Thanks to NASA for featuring another one of my image as their (APOD) “Astronomy Picture of the Day”.
Sometimes you just need to follow “The Road to Mars”!
Capture last May in Moab, Utah. The Road to Mars was beautiful, The Bright Red Planet Mars, as seen at the end of a road in Arches National Park near Moab, Utah.
Captured while looking south at 4:36am on 05-16-2018 and you can see the Milky Way in the upper right with Saturn just below the Milky Way as well. I used Low level lighting for the road & road side scenery. The Faint Green Glow on the Horizon just below Mars is called Natural Air Glow, The Amber glow on the Horizon in the lower right is the Light Pollution glow from the town of Moab, Utah.
Sony A7SII with a Sony E-mount to Canon lens adapter & Canon 16-35mm Lens set to F3.2, ISO 12,800, for a 13 second exposure, camera on a tripod.
Up Close & inside the California Nebula Complex.
The California Nebula (NGC 1499) is an emission nebula located in the constellation Perseus. It is so named because it appears to resemble the outline of the US State of California on long exposure photographs. It is almost 2.5° long on the sky and, because of its very low surface brightness, it is extremely difficult to observe visually.
The nearby energetic O7 star, xi Persei is responsible for the fluorescence of the nebula, due to excitation of the Hβ line. The California Nebula is also known as Sharpless 220 and is located about 1,000 light years from Earth. The California Nebula was discovered by E. E. Barnard in 1884.
This is my extreme close-up shot of it, literally looking inside near the center section the California Nebula Complex, you can also see the elusive black Jelly Fish, an opaque dark black molecular dust cloud near the bottom. A tremendous amount of details are visible within the California Nebula cloud..
I captured this image from my backyard observatory in Dayton, Ohio over 3 nights 09-17, 09-21, & 09-22 of 2017 of light gathering for a total of 7 hours & 15 minutes of exposure time, using my 6 inch diameter F5, Newtonian Scope & a ZWO 174MM cooled Cmos camera in HA, S2, O3 lines Mapped out to RGB.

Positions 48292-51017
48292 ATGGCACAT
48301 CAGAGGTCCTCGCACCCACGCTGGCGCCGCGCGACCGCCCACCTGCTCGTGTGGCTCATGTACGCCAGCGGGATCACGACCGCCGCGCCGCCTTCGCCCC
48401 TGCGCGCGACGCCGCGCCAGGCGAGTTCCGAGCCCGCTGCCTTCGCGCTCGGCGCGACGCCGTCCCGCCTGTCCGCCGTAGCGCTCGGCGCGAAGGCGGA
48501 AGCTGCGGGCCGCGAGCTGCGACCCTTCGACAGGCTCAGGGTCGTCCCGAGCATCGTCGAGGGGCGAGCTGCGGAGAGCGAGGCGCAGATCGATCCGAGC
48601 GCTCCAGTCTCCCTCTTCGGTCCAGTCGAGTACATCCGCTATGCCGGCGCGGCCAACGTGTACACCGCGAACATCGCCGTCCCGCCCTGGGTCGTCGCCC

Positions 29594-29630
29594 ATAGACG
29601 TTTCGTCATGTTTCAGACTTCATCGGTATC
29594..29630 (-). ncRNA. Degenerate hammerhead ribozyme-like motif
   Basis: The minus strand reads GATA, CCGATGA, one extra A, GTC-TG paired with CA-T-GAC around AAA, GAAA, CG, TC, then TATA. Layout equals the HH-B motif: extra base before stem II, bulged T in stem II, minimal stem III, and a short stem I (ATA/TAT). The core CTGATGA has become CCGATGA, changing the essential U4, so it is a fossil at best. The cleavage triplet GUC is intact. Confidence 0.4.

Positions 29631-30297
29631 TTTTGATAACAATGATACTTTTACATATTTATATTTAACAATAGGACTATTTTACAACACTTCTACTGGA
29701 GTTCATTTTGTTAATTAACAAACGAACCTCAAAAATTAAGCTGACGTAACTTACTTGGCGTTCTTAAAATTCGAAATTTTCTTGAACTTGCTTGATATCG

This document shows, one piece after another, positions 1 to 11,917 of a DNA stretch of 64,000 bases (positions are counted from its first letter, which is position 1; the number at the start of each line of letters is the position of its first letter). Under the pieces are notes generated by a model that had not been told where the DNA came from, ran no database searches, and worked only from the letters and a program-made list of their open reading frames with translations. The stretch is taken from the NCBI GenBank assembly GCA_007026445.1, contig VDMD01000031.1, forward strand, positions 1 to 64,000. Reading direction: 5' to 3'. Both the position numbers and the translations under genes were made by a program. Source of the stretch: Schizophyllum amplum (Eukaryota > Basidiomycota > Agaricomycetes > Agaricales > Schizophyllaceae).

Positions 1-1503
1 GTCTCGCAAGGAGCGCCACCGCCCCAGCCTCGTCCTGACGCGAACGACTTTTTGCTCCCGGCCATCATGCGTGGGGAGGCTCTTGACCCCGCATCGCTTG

Here is my Final Master Piece Image showing The 2017 Total Solar Eclipse during Totality in a 5 image HDR, High Dynamic Range.
Blow it full screen and look at the details. also stand back from the Monitor and check it out from a distance too, not just close-up. It looks 3D to me…with the Earth-shine Moon, you can barely see the moons surface features, due to reflected light from Earth, The suns edge with Pink Prominence’s, with Inner Coronal loops and full outer Corona Details. The Brightest star in Leo “Regulus” is in the Upper left of the Frame. This is my best Totality image to date! FCD 100mm Diameter Explore Scientific Triplet APO Refractor (714mm FL), & Canon 6D DSLR, August 21, 2017 The Samford Homestead, Hopkinsville, KY.
My Personal Best Image to Date!
Another nice Solar Eclipse image here is a short exposure I did to catch the “Solar Prominence Activity” on the edge of the Sun during totality! Several large ones. Capture in Hopkinsville, KY
NGC7635 The Bubble Nebula
Certainly my best shot of the Bubble Nebula complex to date!
Lots of detail in this one!
It is an enormous bubble being blown into space by a super-hot massive star!
This was a 10 Hours of exposure through Astronomik 7nm & 6nm Narrow Band data Mapped out to RGB. Captured over 3 nights from my backyard observatory in Dayton. 6″ Celestron Newt.,Coma Corrector, & ZWO 174mm Cooled CMOS Camera, Nebulosity, Pixinsight, & Adobe CS.
NGC 7635, also called the Bubble Nebula, Sharpless 162, or Caldwell 11, is a H II region emission nebula in the constellation Cassiopeia, The “bubble” is created by the stellar wind from a massive hot, 8.7th magnitude young central star, SAO 20575.
The Bubble is located in front of the HII Emission Region. It is located about 7000 to 11000 light years from Earth.